Design History and Stories. The Institute for New Technical Form
Institut für Neue Technische Form, Darmstadt
20 November 2018 – 17 March 2019
On 18 November 2018 at 12 noon, an exhibition taking stock of 65 years of design will open at 11 Friedensplatz in Darmstadt. That is how long INTEF, as it is commonly known, has existed.
You can look back on graphic artists such as Helmut Lortz, Wolfgang Schmidt or Wolfgang Weingart, on products by Wilhelm Wagenfeld, Herbert Hirche or Dieter Rams, on companies such as Braun and Resopal, on Plexiglas and wood, hats and rags, in short, on the stuff of life. But you can also look back on three locations, on successes and grievances, celebrations, and disasters. Given the chronic underfunding of INTEF, the fact that this exhibition is taking place at all is astonishing in itself; the fact that the city and its head of cultural affairs and lord mayor are finally reaffirming their commitment to INTEF after many years is something to be pleased about; but the fact that Michael Schneider, INTEF’s long-standing managing director, is no longer experiencing this exhibition is quite shocking. Well, INTEF and its new managing director Ute Schauer want to look ahead, and no longer dwell on the shabby treatment of INTEF by the design department of the Darmstadt University of Applied Sciences or the Design Centre Hessen. Instead, in the heart of the city, they want to showcase a world of products from art nouveau to the present day and thereby promote and present design independently and confidently.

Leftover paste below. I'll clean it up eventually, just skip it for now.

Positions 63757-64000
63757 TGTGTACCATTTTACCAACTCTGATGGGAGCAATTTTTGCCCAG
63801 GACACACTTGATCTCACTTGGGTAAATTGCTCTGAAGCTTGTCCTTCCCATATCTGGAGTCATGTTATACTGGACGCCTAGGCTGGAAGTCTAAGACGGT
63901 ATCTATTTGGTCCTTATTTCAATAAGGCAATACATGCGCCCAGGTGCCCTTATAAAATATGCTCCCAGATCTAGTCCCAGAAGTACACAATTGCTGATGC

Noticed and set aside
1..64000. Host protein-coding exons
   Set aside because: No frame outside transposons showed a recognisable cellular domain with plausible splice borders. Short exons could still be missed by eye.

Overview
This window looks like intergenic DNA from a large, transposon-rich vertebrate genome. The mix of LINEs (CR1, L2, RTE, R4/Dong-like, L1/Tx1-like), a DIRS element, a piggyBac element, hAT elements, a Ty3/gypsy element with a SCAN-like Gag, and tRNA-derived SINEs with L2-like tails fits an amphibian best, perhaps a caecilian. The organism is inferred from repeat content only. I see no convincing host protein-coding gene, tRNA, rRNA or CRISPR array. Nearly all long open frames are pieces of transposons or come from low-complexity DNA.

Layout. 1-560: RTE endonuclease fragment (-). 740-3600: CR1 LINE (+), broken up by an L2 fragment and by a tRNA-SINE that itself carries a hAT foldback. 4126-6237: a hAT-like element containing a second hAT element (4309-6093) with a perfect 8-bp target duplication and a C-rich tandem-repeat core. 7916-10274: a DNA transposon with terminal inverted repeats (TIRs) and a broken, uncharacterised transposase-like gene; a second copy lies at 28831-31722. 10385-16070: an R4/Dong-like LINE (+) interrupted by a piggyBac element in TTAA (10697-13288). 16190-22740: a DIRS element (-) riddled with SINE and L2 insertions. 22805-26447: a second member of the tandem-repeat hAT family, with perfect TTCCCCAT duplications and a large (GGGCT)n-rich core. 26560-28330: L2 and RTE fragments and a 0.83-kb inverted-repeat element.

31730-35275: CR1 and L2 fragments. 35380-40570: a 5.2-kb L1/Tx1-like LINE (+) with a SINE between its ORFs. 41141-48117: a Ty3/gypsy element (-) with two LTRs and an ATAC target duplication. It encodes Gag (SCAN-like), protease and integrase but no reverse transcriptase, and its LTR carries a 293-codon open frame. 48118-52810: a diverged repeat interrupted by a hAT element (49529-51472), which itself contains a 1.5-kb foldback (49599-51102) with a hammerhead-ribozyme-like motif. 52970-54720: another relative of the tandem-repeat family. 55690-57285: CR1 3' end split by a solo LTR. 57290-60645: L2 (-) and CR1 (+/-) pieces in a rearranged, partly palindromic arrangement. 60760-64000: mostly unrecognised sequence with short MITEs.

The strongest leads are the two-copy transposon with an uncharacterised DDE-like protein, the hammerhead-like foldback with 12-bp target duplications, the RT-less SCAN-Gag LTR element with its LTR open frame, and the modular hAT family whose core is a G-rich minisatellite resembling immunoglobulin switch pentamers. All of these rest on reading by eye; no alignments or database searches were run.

If you consider that the 65 exhibition stations are but a glimpse into the history of INTEF’s work, and you also take into account that the Schneider Collection, available to INTEF, is so extensive that the materials could furnish several design museums, and finally also that there are still numerous archives and warehouses full of stuff, then you can only hope that this exhibition won’t just take stock, but will actually mark a turning point for Darmstadt’s design and exhibition policy. A catalogue documents the show, which will hopefully lead to a museum in its own right.